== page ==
THE LOST WEEKEND
1945, Universal, 101 min, USA, Dir: Billy Wilder

Director Billy Wilder’s experiences working with Raymond Chandler on DOUBLE INDEMNITY reportedly drew him to this hard-hitting portrait of an alcoholic on a downward spiral. Ray Milland stars as New York writer Don Birnam, whose battle with the bottle takes him from bars to pawnshops to a psychiatric ward as he hits rock bottom. Co-starring Jane Wyman and Howard Da Silva, the film won Oscars for Best Picture, Director, Actor and Adapted Screenplay (by Wilder and producer Charles Brackett).


THE BREAKING POINT
1950, Warner Bros., 97 min, USA, Dir: Michael Curtiz

The finest film version of Hemingway’s novel To Have and Have Not (and yes, that includes the Bogart-Hawks classic) shifts the story from Cuba to Newport Beach, California, but retains the novel’s core of noir-stained tragedy. As Skipper Harry Morgan, John Garfield essays his finest screen portrayal of a man whose domestic travails and mid-life crisis results in crime, flight and death. Garfield’s turn is perfectly matched by Patricia Neal, as a predatory femme fatale, and Phyllis Thaxter as his beaten-down but unswervingly loyal spouse. With Wallace Ford as a bottom-feeding attorney and the great Afro-Cuban actor Juano Hernandez.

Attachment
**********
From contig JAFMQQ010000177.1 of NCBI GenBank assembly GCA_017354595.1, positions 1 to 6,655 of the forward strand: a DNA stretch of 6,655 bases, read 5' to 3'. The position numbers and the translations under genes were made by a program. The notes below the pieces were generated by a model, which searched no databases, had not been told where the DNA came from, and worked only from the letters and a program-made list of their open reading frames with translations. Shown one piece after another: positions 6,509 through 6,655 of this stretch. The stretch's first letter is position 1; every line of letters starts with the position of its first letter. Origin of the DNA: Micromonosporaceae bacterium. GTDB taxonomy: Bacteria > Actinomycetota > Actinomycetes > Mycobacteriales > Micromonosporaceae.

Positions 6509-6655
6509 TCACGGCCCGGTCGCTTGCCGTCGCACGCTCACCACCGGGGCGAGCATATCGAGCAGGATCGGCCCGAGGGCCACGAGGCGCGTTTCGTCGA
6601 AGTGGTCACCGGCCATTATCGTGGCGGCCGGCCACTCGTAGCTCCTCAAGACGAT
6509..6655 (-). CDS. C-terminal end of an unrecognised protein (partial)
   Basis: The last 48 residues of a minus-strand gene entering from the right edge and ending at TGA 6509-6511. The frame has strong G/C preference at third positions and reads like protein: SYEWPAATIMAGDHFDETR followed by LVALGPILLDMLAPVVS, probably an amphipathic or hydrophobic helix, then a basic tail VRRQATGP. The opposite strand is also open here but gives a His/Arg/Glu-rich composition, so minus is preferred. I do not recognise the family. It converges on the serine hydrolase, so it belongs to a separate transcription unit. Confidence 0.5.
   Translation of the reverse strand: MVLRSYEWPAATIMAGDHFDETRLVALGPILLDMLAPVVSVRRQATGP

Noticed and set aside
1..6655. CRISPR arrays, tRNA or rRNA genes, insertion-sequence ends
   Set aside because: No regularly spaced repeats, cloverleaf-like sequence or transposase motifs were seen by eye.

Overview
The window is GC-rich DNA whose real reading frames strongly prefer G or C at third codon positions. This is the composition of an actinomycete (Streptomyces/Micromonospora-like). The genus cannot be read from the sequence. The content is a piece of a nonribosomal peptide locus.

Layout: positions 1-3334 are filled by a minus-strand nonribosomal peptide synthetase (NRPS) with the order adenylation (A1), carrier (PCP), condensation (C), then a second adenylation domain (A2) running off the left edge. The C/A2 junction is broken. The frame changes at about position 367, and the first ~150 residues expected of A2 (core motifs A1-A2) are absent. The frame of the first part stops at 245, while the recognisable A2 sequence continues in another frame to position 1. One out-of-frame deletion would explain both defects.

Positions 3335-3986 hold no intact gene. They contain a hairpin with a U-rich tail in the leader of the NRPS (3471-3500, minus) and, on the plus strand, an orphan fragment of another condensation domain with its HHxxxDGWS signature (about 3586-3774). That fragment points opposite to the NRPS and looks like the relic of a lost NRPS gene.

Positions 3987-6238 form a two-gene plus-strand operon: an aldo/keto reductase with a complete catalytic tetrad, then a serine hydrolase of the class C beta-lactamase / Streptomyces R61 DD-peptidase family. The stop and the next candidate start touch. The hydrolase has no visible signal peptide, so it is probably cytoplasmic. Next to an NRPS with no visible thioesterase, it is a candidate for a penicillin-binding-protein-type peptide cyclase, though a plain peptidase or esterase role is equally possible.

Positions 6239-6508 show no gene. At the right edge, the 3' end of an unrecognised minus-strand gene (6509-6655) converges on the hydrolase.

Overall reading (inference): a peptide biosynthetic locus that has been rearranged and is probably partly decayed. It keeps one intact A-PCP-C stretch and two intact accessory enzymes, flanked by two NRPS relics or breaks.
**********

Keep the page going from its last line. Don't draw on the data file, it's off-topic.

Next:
CROSSFIRE
1947, Warner Bros., 86 min, USA, Dir: Edward Dmytryk

Robert Mitchum, Robert Young and Robert Ryan lead the cast in this noir-tinged drama, among the first Hollywood films to confront anti-Semitism. When a Jewish man is murdered, a homicide detective (Young) focuses on a group of former soldiers, while an Army sergeant (Mitchum) conducts a parallel investigation to clear his friend of the crime. Costarring Gloria Grahame, CROSSFIRE earned Oscar nominations for Best Picture and Best Director.


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